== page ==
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Press Complaints Commission Newspapers Leveson Inquiry

Associated Newspapers editor-in-chief defends PCC

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By Ishbel Macleod, PR and social media consultant

October 12, 2011 | 2 min read

Associated Newspapers editor-in-chief Paul Dacre has said today it would be “disastrous” for any press watchdog to be given the power to impose fines, and that over-regulating would “put democracy itself in peril”.

Dacre launched his defence of the Press Complaints Commission (PCC) as he addressed the latest seminar of the Leveson Inquiry ‘Supporting A Free Press And High Standards - Approaches To Regulation’, which was set up following the phone-hacking enquiry.

He announced a new corrections and clarifications column to be published on page 2 of the Daily Mail, Mail on Sunday and Metro.

Dacre said newspapers already faced considerable regulation, mentioning laws such as the Data Protection Act and the Bribery Act and the use of injunctions to block stories: “Today we are in danger of ignoring the fact that news does not grow on trees.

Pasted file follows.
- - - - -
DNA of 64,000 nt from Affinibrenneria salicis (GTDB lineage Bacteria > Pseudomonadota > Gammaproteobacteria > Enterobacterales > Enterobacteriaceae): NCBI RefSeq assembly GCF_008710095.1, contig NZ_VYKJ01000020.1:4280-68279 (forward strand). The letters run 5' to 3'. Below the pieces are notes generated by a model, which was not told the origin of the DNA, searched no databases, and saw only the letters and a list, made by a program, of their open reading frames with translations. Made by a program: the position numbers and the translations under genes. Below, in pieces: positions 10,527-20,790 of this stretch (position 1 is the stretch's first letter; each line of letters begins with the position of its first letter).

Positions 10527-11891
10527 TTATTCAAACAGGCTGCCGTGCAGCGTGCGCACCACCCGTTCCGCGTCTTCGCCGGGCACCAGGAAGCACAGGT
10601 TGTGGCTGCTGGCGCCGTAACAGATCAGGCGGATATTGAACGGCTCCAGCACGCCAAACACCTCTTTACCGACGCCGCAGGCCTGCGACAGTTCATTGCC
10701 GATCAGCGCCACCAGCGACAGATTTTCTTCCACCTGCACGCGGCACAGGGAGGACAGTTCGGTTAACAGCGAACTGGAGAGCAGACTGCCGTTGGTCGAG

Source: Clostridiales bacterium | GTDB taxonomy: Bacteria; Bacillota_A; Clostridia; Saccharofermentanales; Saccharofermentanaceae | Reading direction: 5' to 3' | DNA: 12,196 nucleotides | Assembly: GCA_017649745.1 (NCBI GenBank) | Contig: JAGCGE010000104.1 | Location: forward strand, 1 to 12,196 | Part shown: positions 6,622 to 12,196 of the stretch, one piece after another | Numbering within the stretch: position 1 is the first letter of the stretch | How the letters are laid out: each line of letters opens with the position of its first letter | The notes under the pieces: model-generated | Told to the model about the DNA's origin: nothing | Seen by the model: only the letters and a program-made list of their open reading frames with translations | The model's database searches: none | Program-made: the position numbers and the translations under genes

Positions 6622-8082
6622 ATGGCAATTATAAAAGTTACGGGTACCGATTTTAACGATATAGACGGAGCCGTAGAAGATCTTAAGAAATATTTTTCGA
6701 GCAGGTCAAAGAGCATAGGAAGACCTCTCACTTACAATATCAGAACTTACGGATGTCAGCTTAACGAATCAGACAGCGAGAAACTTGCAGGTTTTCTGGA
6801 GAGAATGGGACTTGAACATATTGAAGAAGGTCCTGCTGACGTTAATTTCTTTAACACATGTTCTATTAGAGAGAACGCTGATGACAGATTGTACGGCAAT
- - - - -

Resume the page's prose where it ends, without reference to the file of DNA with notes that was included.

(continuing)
“News is often something that someone, the rich, the powerful, the privileged, does not want printed.”

He added: “There are thousands of decent journalists in Britain who don't hack phones, who don't bribe police and who work long anti-social hours for modest recompense because they passionately believe their papers give voice to the voiceless and expose the misdeeds of the rich, the powerful and the pompous.

“As long as the code is observed and no law is broken, papers should be free to publish what they believe is best for their markets.

“I would argue that Britain's commercially-viable free press, because it is in hock to nobody, is the only free media in this country.

“Over-regulate that and you put democracy itself in peril.”

Press Complaints Commission Newspapers Leveson Inquiry

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